Understanding Sensory Integration Issues

Headshot of Elizabeth Haas, OTR/LBy Elizabeth Haas

This is the first post in a three-part series on school-based occupational therapy for sensory integration issues.

When I first started providing online occupational therapy (OT) services to students online several years ago, I thought it might be difficult to work on certain types of goals in an online environment, particularly those related to a student’s sensory integration needs. In the second and third posts in this series, I will share a case study about a student who opened my eyes in many regards, as well some specific ways occupational therapists work with students, families, and support teams on sensory integration. To kick off the series, however, let’s discuss what is meant by the term sensory integration.

Simply put, sensory integration refers to the ability to use one’s senses — vision, movement, smell, touch, and others ― to take in information about the world around us and to use that information to make an appropriate behavioral response. Many students, especially those on the autism spectrum, either do not effectively take in sensory information, or, if they do take in the information, their brain cannot successfully process it. In either case, those students cannot make an appropriate behavioral response as a result.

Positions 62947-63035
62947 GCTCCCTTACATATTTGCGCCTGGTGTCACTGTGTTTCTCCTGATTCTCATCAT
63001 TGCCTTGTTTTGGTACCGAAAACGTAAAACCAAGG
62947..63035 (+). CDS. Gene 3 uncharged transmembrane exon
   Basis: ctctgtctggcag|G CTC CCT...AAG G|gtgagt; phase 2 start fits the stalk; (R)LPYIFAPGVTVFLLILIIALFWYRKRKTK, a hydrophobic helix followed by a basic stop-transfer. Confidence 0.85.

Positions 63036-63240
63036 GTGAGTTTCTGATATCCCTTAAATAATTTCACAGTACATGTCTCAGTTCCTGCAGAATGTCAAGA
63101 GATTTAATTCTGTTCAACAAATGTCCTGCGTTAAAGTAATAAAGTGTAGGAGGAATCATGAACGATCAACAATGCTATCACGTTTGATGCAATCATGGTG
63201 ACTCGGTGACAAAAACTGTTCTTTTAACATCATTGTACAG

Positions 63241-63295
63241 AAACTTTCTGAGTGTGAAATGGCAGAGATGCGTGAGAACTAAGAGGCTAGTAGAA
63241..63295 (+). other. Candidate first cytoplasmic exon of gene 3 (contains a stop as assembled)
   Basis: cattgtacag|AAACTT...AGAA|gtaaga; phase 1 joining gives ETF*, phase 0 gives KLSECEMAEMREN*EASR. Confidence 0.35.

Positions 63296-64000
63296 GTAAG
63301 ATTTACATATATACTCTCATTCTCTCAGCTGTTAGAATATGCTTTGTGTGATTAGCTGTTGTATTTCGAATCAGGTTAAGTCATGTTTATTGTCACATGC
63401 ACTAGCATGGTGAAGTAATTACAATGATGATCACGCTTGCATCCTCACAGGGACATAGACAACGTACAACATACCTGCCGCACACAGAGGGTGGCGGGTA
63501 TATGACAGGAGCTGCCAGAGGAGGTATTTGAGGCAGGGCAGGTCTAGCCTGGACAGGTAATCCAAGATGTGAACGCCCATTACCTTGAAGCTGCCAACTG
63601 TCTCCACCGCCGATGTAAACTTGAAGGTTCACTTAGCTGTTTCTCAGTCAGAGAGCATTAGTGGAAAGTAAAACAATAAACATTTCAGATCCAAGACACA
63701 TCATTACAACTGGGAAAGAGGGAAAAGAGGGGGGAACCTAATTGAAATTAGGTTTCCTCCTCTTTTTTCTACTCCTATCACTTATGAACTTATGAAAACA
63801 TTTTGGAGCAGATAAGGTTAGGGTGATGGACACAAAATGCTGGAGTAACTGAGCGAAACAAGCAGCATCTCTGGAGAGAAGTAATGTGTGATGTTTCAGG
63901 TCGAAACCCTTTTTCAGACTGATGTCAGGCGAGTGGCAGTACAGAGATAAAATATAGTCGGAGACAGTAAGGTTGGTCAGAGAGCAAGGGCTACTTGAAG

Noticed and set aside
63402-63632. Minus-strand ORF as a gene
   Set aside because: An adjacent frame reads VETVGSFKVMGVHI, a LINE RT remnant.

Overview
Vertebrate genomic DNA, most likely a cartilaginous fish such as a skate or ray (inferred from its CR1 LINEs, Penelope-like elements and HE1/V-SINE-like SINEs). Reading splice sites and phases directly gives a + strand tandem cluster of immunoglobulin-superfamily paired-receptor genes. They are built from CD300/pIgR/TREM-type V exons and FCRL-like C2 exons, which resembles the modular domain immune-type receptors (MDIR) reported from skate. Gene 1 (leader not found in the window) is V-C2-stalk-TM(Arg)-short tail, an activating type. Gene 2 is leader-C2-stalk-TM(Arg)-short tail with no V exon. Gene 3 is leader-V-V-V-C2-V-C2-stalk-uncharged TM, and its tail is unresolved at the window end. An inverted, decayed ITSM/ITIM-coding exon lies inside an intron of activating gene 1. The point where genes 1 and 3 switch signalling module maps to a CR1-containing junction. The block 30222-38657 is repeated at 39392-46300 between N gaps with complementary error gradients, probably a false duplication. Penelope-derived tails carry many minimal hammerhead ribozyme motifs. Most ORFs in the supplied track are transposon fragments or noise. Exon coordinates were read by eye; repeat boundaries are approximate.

To help illustrate this, imagine placing your hand on a hot burner on a stove. You would feel the heat, sense the danger burning yourself, and remove your hand. Likely all of this would occur in milliseconds. If you had a sensory integration issue, however, you might not even feel that the burner is hot, or you might know that it is hot, but your brain will not tell you to remove your hand from the stove and you will burn yourself.

This is a very basic example, but inappropriate behaviors due to sensory issues come in all shapes and sizes. You may observe students with inappropriate behavioral responses related to sensory integration needs to be spinning, falling out of their seats, chewing and smelling non-edible items, and crashing into walls. Students with sensory issues do not necessarily behave this way intentionally; but rather the behaviors stem from their very real need to receive a certain amount of sensory input to feel normal or calm.

As occupational therapists, our goal is not to extinguish inappropriate behaviors. Instead, we work toward teaching a student to substitute inappropriate behaviors with socially appropriate ones that meet the same sensory need.

Elizabeth Haas, MS, OTR/L is a Clinical Practice Director, Occupational Therapy for PresenceLearning